Adding to a circuit court split on the issue, the Ninth Circuit Court of Appeals has upheld a district court ruling awarding the costs of translating documents to the prevailing party in litigation involving injuries allegedly sustained by a professional baseball player who fell through a wooden deck at a marina and spa property.

Taniguchi v. Kan Pac. Saipan, Ltd., No. 09-15212 (9th Cir., decided March 8, 2011). The district court granted the defendant’s motion for summary judgment and awarded the company the costs of translating documents from Japanese to English on the basis of 28 U.S.C. § 1920(6), which gives the courts discretion to award fees for the compensation of interpreters in addition to the costs of “special interpretation services under section 1828.”

Recognizing that one circuit (the Seventh) has limited the section’s “interpretation services” to apply to those translating the spoken word only, the Ninth Circuit found persuasive Sixth Circuit authority allowing an award of costs for the translation of documents necessary for litigation. The Sixth Circuit relied on a dictionary definition of “interpret,” which apparently includes “to translate into intelligible or familiar language,” and concluded that “translation” services and “interpretation” services are interchangeable. The Ninth Circuit also noted that this analysis is compatible with Federal Rule of Civil Procedure 54, “which includes a decided preference for the award of costs to the prevailing party.”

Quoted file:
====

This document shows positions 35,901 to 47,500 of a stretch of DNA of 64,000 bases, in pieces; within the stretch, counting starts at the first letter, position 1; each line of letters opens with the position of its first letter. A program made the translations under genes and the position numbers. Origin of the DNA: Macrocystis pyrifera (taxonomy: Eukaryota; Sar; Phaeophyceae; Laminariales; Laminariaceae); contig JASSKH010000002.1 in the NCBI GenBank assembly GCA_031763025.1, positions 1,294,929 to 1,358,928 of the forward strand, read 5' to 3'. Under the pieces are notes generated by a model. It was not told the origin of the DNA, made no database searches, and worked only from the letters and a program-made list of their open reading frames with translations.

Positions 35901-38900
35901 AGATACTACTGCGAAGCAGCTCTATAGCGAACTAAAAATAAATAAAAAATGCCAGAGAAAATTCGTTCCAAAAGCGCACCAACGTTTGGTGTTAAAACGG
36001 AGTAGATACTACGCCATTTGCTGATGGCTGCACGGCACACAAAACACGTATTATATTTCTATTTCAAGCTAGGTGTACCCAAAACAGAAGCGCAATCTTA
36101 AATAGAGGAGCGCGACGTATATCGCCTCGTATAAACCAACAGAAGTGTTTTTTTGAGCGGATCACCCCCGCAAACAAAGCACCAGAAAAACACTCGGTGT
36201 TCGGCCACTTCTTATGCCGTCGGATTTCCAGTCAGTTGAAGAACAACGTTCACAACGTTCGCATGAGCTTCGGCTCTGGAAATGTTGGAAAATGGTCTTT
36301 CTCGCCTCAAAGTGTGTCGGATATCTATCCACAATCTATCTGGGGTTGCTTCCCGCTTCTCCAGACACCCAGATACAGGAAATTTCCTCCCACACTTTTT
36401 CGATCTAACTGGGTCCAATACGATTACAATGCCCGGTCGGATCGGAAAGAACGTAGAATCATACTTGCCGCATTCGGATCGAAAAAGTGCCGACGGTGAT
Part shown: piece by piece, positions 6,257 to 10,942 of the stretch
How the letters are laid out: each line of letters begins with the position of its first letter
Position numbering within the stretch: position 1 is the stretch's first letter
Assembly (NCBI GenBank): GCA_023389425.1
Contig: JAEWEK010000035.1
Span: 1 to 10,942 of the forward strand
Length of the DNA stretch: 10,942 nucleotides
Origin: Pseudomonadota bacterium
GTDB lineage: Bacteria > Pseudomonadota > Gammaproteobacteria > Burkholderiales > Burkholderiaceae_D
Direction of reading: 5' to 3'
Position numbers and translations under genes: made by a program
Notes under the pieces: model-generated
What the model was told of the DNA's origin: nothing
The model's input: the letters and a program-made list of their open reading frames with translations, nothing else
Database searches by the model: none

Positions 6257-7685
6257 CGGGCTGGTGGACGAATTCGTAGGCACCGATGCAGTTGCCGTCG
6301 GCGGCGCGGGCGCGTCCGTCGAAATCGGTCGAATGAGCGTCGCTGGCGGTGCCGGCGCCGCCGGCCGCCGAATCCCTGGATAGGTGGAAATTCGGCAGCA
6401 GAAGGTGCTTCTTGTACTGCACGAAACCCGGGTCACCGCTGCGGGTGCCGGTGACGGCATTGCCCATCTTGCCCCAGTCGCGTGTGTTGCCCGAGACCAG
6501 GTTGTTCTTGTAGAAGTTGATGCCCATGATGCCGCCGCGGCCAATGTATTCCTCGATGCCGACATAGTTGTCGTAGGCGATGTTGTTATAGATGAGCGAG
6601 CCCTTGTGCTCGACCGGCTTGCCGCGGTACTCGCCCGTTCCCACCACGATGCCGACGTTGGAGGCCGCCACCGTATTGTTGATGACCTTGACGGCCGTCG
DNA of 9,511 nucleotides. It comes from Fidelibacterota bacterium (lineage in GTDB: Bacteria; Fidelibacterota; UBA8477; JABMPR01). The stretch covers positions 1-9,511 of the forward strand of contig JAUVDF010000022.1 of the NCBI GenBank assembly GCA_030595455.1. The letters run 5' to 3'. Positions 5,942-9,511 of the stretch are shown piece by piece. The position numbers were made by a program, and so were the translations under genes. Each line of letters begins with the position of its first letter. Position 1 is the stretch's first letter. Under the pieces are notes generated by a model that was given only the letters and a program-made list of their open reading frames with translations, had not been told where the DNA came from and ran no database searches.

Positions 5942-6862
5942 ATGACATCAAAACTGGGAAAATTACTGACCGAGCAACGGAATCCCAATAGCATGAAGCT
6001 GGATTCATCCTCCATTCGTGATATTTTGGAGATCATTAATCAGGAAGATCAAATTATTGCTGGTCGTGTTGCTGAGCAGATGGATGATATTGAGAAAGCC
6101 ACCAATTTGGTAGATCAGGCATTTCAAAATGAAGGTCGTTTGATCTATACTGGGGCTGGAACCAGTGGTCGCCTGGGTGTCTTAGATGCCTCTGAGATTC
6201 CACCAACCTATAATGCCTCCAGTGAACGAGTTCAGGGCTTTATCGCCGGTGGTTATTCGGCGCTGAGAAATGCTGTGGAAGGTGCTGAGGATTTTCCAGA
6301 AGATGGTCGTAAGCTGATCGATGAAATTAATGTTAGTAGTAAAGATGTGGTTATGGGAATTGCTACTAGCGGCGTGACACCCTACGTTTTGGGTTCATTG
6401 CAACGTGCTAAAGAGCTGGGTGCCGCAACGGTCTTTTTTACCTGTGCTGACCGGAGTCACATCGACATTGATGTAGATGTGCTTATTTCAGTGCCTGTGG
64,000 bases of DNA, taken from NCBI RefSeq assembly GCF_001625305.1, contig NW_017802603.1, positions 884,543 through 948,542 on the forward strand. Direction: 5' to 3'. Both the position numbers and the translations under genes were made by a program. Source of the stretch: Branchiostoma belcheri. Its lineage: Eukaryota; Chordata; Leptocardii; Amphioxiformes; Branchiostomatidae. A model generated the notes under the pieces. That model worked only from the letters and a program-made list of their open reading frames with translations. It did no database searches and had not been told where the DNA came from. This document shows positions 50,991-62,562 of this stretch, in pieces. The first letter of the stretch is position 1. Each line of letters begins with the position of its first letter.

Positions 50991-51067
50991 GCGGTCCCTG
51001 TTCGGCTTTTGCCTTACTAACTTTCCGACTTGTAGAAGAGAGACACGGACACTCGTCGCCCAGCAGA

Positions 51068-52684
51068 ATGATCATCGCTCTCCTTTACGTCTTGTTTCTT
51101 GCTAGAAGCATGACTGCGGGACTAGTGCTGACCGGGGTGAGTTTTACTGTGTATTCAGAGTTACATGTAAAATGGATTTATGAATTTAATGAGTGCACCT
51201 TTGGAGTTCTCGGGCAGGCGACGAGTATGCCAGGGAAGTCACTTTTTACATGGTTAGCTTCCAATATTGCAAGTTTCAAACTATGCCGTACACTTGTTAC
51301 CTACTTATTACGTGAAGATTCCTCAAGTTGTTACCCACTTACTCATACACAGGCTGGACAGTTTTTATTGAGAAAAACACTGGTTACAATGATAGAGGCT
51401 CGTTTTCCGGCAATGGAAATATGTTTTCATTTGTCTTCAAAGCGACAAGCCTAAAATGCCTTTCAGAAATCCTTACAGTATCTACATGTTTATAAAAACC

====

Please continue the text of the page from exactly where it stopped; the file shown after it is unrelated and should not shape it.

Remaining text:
Because the plaintiff alleged that his injuries affected his compensation under negotiated contract deals, the court found that it was necessary for the defendant to have his documents and medical records translated to “adequately prepare its defense.” Thus, the court held “that the district court acted within its discretion when it determined that translation services were necessary to render pertinent documents intelligible to the litigants.”